Kathmandu and Lhasa – Mon 27th to Thur 30th April 2015
Just as we are about to retire to bed on the 27th I notice the mirror start to rattle slightly and shouting outside. Time to get out. I am sharing a room with Eileen and we each grab belongings and make our way down to the gardens. In hindsight we realised that we should probably have alerted our travel companions – I guess they know who they can rely on now!
On reaching the garden we found most of the hotel staff and some guests assembled but really the small aftershock was over before we got down there. The experience shook us slightly though and sleep eluded us for some time.
Tuesday 28th dawned and we were up fairly early for the airport. We are to fly out to Lhasa in Tibet today and our flight is scheduled for 11.40am. The airport is chaotic and packed with people of all nationalities trying to get flights home following Saturday’s disaster.
And so we wait.
We sit in the stuffy airport for eight hours but there is not chance we will be complaining. Flights are delayed or cancelled due to the aid planes, from around the world, flying in. We spot teams from India, Pakistan, China, Israel, France, Turkey and the U.S. Their arrival into the country is far more important than us leaving it.
Eventually we spot our flight is being called. It has been a long day but we work out that we should arrive in Lhasa by 9.30pm.
Or maybe not! Soon after our flight takes off I overhear an unsettling announcement telling us it is two and a half hours flight time to our destination in Chengdu. Others reassure me that it is just a mistake in the announcement but as the flight goes on our suspicions continue to rise. Eventually, when asked, a stewardess explains “No, we are going to Chengdu. You will stay in a hotel overnight and be picked up at 5am to fly to Lhasa.”.
Can you imagine our delight at this unexpected diversion?!?!
Many tired, angry and confused passengers disembarked at Chengdu – my first visit to China – and we were farmed out to a plush hotel for four hours sleep.
And so a bonus, extra flight for she who hates flying finally delivered us to Lhasa on the morning of April 29th. It had taken around 50 hours of travel and transit time to get here.
The scenery is stark and stunning with snow capped mountains rising all around. The breathlessness which comes with walking at normal speed reminds us that we are now at an altitude of around 3650m.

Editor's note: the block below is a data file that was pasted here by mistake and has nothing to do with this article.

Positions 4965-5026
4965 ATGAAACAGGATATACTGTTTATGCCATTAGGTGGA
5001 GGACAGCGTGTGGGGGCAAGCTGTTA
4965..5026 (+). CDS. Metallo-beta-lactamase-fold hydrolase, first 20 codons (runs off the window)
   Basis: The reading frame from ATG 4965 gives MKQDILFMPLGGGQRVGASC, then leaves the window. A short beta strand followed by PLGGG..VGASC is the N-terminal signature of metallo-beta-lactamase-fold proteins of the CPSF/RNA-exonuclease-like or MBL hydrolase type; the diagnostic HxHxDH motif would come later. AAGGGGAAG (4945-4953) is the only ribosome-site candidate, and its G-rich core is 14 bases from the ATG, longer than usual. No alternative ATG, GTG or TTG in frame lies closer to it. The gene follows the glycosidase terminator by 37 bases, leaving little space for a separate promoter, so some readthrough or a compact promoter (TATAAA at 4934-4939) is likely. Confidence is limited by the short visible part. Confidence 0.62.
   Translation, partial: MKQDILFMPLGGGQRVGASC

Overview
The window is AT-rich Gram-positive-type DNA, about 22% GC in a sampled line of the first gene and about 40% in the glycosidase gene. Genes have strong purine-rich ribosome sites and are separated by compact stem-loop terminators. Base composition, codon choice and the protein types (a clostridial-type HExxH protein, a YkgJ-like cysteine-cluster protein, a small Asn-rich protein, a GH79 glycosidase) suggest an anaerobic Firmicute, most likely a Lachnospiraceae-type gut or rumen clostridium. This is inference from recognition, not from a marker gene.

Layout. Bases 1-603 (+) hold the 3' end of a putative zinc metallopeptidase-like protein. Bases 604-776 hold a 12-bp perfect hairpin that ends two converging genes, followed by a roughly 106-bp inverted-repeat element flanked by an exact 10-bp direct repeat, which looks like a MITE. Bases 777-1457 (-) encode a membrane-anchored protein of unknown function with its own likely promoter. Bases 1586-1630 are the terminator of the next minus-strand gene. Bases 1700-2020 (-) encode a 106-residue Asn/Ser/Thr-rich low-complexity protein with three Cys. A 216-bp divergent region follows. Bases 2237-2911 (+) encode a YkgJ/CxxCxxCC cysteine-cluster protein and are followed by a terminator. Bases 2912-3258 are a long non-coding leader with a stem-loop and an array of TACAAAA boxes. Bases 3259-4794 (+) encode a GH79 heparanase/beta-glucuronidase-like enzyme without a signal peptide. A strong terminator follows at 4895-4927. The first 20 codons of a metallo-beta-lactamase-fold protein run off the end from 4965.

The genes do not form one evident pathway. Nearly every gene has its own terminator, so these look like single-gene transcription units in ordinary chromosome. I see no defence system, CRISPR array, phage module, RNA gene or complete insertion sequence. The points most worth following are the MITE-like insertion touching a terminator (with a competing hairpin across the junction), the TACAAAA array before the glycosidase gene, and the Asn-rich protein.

It will take us all a few days to acclimatise and with our bodies exhausted from lack of sleep it’s not long before some of start to feel the effects. All the flying has taken its toll on my ears and I frequently feel as though I am walking around a rolling ship. I join the others for a visit to Barkhor Square and then get some rest.
I know just how important it is to allow the body to acclimatise. I almost did not make it to Everest Base Camp in Nepal in 2012 when I walked too fast one day of the hike and ended up with the blinding headache which is a sign of oncoming cerebral oedema. Luckily a rest day and some diamox saw me through. I’m not prepared to take that risk again.
The trick is to walk so boringly slow that you sometimes think you have stopped, drink lots of water and (I know you won’t believe this one folks) have a couple of days off alcohol whilst acclimatising.
The advantage is that when I get back to the UK I will have a raised red blood cell count for up to two weeks so hopefully will be able to smash it up running and cycling!
Tibet is fascinating me already. The traditions, buildings, smells (mainly yak butter and incense) and friendly people are a joy to absorb. Today we have visited the Potala Palace and Norbulingka; these were the winter and summer residences of the Dalai Lamas. The Potala Palace is a stunning and vast thirteen storey castle which was built in the 7th century AD.
We haven’t forgotten the terrible devastation which we left behind in Nepal though. It is at the forefront of all of our minds and we hope that we are all spreading the word that more help is needed.
I am hoping to get more than the 3 hours of sleep I managed last night (a recipe of jet lag, altitude and cough) because I am starting to feel human again. Excellent news as we have a 5 hour hike tomorrow – bring it on!
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